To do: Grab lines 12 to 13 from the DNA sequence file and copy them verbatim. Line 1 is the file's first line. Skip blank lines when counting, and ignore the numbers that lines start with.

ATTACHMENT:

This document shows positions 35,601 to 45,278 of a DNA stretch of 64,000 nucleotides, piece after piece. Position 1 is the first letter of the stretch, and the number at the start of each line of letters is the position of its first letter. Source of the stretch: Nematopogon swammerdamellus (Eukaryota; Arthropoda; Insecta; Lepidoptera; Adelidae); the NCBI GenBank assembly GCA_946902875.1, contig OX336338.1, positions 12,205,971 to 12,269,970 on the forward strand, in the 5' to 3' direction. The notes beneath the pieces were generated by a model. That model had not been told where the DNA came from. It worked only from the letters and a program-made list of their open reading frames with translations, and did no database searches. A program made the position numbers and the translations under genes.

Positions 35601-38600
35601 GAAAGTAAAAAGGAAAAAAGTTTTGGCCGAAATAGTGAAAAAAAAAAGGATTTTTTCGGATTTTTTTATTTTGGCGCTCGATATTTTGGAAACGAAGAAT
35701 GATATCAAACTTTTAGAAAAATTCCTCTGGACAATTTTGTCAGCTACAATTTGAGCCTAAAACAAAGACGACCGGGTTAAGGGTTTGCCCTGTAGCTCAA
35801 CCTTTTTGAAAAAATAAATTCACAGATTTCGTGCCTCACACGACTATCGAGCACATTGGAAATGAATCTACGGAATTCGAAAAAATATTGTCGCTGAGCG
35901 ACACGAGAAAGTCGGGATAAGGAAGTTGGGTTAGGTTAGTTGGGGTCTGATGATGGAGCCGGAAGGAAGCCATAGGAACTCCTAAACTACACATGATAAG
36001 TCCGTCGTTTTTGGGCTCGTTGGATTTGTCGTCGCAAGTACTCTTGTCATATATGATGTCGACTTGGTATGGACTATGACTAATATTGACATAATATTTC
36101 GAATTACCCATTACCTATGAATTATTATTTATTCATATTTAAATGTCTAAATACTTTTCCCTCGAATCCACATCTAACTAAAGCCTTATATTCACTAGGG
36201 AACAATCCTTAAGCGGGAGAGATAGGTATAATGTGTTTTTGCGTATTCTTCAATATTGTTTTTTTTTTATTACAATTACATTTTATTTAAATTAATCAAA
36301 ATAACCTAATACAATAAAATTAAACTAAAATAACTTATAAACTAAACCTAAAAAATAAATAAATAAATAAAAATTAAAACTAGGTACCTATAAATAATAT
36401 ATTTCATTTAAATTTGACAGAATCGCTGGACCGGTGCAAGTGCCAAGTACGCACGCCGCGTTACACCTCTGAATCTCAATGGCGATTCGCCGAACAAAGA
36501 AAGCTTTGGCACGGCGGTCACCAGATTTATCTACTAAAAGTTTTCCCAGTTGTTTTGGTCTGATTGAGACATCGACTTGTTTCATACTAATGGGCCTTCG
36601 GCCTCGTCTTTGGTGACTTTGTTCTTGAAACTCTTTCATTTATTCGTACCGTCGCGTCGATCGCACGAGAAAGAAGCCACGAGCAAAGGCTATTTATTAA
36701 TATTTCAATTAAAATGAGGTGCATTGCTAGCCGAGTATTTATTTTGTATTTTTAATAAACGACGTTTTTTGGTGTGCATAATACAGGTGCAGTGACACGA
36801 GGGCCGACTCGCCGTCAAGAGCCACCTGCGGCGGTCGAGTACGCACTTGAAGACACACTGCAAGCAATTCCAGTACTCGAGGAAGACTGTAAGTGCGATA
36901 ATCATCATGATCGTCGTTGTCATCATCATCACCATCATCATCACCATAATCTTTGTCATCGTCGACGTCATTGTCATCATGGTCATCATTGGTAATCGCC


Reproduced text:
36501 AAGCTTTGGCACGGCGGTCACCAGATTTATCTACTAAAAGTTTTCCCAGTTGTTTTGGTCTGATTGAGACATCGACTTGTTTCATACTAATGGGCCTTCG
36601 GCCTCGTCTTTGGTGACTTTGTTCTTGAAACTCTTTCATTTATTCGTACCGTCGCGTCGATCGCACGAGAAAGAAGCCACGAGCAAAGGCTATTTATTAA